Transverse Temporal Gyrus: A Psychedelic Evening with Animal Collective and Danny Perez
Upon entering the psychedelic bat cave that was Transverse Temporal Gyrus (the latest installation at The Guggenheim from Animal Collective and film artist Danny Perez), you were immediately bathed in a surreal environment of swirling sound and floating images. The museum was abuzz last night as fans crowded in for this special one-day collaborative exhibit. Selling out almost instantly, The Guggenheim had to add an earlier show to accommodate the spiked interest.
Like moths to flames, people gathered around, intrigued by the obscure and fantastical synergy, which evoked ancient mystical beasts from outer dimensions. Animal Collective‘s sound collage ebbed and flowed, peaking at best as head-bobbing pseudo-songs. The sounds never built up to the layers of intricate danceable beats that Animal Collective fans are used to, which would explain why so many left disappointed. In fact, within 45 minutes time, the museum crowd diminished greatly, making it much easier to walk around and enjoy the space. It certainly weeded out the whiners expecting a different kind of performance. However, what those people blind-sightedly missed was how fantastically well the aural and visual world succeeded. The people who stuck around easily became lost in the collage, drifting in and out of conversations, staring into the colorful chasm.
Animal Collective is an ever-evolving organism. They’re constantly building on their own creations and exploring new mediums, and last night was no exception. Each of their albums has its own breath and caters to a different set of brain cells, enveloping a wider and wider audience along the way. Since the release of Merriwether Post Pavilion last winter, the biggest of their albums to date, Animal Collective has indulged in making their live performances all about the experience as a whole. Their sets intertwine with pulsating rhythms and explosions of sound, ultimately leaving the crowd in a hazy rubble of contentment. The atmosphere created for Transverse Temporal Gyrus was certainly down-tempo, but held true to their exploration of site-specific composition.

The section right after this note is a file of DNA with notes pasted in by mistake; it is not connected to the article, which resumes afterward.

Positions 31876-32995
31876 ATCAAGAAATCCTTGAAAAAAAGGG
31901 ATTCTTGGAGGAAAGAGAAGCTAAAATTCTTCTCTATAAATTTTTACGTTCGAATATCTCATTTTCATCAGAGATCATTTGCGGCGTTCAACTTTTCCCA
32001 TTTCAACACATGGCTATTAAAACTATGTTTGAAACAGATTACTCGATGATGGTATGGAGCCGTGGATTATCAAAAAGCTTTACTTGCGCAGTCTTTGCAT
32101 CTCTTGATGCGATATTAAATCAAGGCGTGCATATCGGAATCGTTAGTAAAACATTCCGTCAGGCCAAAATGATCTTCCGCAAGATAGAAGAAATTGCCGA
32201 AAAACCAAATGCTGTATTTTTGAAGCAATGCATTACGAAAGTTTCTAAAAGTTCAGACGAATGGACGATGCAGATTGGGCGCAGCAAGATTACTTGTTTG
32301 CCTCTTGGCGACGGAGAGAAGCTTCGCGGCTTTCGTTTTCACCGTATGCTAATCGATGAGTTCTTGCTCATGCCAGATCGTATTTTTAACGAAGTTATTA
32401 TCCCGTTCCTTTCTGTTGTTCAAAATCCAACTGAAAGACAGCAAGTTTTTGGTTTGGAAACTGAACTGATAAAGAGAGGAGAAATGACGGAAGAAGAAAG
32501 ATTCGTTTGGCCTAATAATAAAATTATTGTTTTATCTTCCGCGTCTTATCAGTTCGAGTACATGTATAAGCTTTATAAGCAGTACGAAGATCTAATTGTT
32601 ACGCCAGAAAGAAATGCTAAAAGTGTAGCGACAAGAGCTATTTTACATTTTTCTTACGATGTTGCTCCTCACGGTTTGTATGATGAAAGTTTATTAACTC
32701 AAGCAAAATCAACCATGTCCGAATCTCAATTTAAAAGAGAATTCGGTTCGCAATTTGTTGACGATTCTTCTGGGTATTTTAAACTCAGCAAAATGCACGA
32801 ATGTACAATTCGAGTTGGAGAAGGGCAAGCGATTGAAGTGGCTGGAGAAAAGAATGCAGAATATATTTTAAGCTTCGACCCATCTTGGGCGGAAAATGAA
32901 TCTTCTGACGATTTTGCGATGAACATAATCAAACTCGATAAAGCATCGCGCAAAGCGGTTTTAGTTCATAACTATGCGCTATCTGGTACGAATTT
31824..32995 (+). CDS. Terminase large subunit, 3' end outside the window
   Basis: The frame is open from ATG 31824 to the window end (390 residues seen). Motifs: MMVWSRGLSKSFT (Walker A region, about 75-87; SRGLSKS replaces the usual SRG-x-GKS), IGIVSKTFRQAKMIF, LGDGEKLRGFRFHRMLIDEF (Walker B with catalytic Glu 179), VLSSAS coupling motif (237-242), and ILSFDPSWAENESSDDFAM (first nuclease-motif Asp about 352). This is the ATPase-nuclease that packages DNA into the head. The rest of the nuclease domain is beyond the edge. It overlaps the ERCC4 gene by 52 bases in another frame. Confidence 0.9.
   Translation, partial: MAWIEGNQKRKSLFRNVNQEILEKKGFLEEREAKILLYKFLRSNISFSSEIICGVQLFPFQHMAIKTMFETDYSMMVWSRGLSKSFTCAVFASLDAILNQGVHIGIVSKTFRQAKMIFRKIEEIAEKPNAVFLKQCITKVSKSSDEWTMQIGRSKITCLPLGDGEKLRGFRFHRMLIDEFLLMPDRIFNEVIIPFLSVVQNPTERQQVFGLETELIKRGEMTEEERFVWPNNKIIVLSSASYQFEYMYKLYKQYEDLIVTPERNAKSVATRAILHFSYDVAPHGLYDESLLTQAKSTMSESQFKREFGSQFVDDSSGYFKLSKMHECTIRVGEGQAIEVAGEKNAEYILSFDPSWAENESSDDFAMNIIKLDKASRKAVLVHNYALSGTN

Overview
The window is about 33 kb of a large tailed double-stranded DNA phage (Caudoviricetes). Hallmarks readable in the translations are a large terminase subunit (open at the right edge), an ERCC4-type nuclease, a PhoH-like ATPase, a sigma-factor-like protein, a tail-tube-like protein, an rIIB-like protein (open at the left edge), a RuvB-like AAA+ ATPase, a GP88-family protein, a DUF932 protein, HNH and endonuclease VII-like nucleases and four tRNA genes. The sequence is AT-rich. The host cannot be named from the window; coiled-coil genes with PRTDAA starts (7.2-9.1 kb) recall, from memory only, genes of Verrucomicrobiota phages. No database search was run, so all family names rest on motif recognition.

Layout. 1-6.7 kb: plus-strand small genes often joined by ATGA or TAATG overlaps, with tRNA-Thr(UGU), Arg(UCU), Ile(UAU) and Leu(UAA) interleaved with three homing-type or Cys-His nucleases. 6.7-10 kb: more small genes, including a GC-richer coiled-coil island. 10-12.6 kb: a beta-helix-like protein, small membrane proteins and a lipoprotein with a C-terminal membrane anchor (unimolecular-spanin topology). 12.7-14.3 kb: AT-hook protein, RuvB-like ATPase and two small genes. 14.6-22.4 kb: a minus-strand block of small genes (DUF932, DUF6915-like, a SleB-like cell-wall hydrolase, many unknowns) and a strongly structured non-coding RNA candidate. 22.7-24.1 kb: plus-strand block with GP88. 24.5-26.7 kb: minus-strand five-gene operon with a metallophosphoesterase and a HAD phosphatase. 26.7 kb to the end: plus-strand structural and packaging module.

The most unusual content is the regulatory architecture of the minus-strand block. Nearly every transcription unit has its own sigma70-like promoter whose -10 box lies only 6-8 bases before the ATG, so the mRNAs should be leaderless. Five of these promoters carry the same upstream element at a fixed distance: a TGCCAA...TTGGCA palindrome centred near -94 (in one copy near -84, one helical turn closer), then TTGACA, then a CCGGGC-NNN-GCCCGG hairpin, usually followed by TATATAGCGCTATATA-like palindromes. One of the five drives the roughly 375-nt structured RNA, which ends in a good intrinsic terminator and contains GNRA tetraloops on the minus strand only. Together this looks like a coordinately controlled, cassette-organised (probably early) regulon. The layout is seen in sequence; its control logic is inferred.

Danny Perez, contributing video artist and director of ODDSAC, could be spotted messing with his visual projections and chatting with friends and fans. It is unquestionably a great week for him — the New York premiere of ODDSAC and a show at the Guggenheim? Not bad, Mr. Perez. Not to mention the ODDSAC premiere out at the Sundance Film Festival in January. His work certainly speaks to a younger age and particular mindset. At the festival premiere, those unfamiliar with Animal Collective and Danny Perez walked out of ODDSAC disoriented and possibly annoyed, unable to process the hyper-active cuts and campy tripped-out horror visuals. Danny’s frenetic creations also make up the live visuals for Animal Collective member Panda Bear‘s solo tours, as well as for the noise band Black Dice. With this kind of expanding repertoire, the Guggenheim is yet another notch in his belt. Can’t wait to see what this dude throws at us next.
Stationed at the center of the Guggenheim were the primary subjects of the exhibit, adorned in papier-mâché costumes. Before leaving, jokes were made about how hot and terrifying it would be to be sporting those. “Wouldn’t it be funny if Animal Collective were actually in those costumes?” We laughed, but little did we know — Avey Tare, Geologist and Deakin were in fact these very subjects orchestrating their own creation.